UN: Tigray malnutrition ‘very critical’, response woefully poor
Reports by aid workers in Ethiopia’s conflict-hit region indicate rise in acute malnutrition as insecurity, bureaucracy and presence of various armed actors hamper humanitarian efforts.
A new United Nations report has sounded the alarm over a “very critical malnutrition situation” unfolding in Ethiopia’s embattled Tigray region, citing continuing insecurity, bureaucracy and the presence of “various armed actors” as major obstructions to the efforts to deliver life-saving aid to rural areas still out of reach for humanitarian workers more than 100 days into the conflict.
“Despite some progress, the humanitarian response remains drastically inadequate compared to the sheer magnitude of needs across the region,” the report by the UN’s Office for the Coordination of Humanitarian Affairs (OHCA) said on Saturday.
“Assistance remains particularly limited in rural areas due to access constraints and security volatility, and there are acute gaps and challenges across all sectors.”
It came after the Ethiopian Red Cross warned earlier in February that without improved humanitarian access to a region where 80 percent of the population of six million is still unreachable, tens of thousands of people could starve to death after two months.
Prime Minister Abiy Ahmed ordered troops into the northern region on November 4, saying the operation was in response to alleged attacks on federal army camps by the Tigray People’s Liberation Front (TPLF), the regional governing party that once dominated the country’s federal government. Abiy declared victory on November 28 after the TPLF withdrew from the regional capital, Mekelle, and major towns, but low-level fighting continues. Some senior TPLF members remain at large, though the federal government has captured or killed a number of former officials.
In one of the frankest public comments yet by Ethiopia’s government, Ethiopian President Sahle-Work Zewde noted in a statement on Friday “significant delays that remain in reaching people in need”.
“The needs are tremendous, but we cannot pretend that we do not see or hear what is unfolding,” she said following a visit to Mekelle.
The government-imposed lockdown of the northern region and a tight communications blackout has made access and assessment for aid agencies dealing with the humanitarian crisis extremely difficult. It has also made it next to impossible for media seeking entry to investigate artillery attacks on populated areas, deliberate targeting and massacres of civilians, extrajudicial killings, widespread looting and rape.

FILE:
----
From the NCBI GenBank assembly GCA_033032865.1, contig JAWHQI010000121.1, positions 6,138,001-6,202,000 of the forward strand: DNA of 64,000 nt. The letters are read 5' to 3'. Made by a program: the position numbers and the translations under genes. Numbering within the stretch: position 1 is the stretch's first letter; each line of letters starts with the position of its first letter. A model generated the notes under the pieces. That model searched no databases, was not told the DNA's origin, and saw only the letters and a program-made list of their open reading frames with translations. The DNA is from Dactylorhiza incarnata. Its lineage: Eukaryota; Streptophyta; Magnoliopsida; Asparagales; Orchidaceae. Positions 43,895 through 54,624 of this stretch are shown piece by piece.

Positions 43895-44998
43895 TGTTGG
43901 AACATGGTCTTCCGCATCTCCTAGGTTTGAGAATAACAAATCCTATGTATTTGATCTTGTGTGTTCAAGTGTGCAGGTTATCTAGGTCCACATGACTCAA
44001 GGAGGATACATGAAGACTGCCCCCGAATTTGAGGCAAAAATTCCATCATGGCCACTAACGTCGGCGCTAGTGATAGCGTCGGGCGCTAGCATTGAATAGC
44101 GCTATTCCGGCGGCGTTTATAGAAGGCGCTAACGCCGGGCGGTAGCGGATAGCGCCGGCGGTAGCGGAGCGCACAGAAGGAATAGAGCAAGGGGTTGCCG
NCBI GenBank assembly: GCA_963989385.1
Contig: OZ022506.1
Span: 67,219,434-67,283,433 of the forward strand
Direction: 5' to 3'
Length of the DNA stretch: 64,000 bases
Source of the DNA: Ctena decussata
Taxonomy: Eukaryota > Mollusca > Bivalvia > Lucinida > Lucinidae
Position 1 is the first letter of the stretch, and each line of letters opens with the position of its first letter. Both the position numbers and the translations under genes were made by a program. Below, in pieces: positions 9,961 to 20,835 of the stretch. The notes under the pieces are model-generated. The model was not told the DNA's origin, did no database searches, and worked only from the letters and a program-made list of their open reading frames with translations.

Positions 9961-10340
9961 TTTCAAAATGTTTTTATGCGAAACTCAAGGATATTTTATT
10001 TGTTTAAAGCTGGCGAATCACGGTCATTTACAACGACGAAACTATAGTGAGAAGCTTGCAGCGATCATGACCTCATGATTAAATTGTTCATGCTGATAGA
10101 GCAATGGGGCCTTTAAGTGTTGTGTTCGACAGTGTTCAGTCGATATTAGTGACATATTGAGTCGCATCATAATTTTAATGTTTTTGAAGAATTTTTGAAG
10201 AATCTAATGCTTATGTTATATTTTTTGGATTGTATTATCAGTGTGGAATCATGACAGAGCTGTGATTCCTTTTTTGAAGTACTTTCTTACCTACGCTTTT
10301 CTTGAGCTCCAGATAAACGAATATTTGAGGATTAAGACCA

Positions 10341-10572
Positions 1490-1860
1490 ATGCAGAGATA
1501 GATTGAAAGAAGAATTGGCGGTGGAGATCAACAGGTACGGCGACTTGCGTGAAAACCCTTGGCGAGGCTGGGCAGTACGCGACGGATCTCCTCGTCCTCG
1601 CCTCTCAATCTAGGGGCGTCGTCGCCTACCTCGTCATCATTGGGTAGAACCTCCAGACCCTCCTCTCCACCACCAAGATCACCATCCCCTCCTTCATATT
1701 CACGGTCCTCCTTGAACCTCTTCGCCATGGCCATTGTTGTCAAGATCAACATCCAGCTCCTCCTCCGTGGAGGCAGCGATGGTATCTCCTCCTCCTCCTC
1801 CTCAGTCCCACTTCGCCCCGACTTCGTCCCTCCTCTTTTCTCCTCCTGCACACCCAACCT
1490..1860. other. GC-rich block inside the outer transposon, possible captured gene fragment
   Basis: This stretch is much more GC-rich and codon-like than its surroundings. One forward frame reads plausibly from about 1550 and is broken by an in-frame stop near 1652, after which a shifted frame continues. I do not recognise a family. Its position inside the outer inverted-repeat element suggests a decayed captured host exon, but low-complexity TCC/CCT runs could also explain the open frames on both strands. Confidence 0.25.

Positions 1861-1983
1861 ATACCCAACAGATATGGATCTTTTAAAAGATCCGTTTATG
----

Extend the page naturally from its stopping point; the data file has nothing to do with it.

Still, the OCHA document noted that reports from aid workers on the ground indicate “a rising in acute malnutrition across the region”.
According to the report, a screening of 227 children under the age of five showed “staggeringly high malnutrition,” though it did not mention the number of cases.
The UN agency also reported that a screening of more than 3,500 children found 109 with severe acute malnutrition. The World Health Organization describes that condition as “when a person is extremely thin and at risk of dying”.
“Malnutrition (in Tigray) is expected to deteriorate as households are limited to fewer meals every day,” the report said.
Moreover, the OCHA noted that “extremely concerning reports” of civilians being attacked continue to surface, “including rape and other forms of gender-based violence”.
“Women and children displaced are at heightened risk of abuses and exploitation, while recent assessments in collective centres for displaced people in Mekelle, Adigrat and Shire showed that the severe lack of infrastructure leaves women and girls exposed to sexual and gender-based violence,” the report noted.
Thousands of people are believed to have died since fighting began, with hundreds of thousands forced from their homes and some 60,000 fleeing to neighbouring Sudan. Ethiopia on Friday said humanitarian aid has reached 2.7 million people in Tigray.
Humanitarian workers have described trying to navigate a patchwork of authorities that include ones from the neighbouring Amhara region who have settled in some Tigray communities, as well as soldiers from neighbouring Eritrea whom witnesses have accused of widespread looting and burning of crops.
Eritrea and Ethiopia have both previously denied that Eritrean troops operated on Ethiopian territory.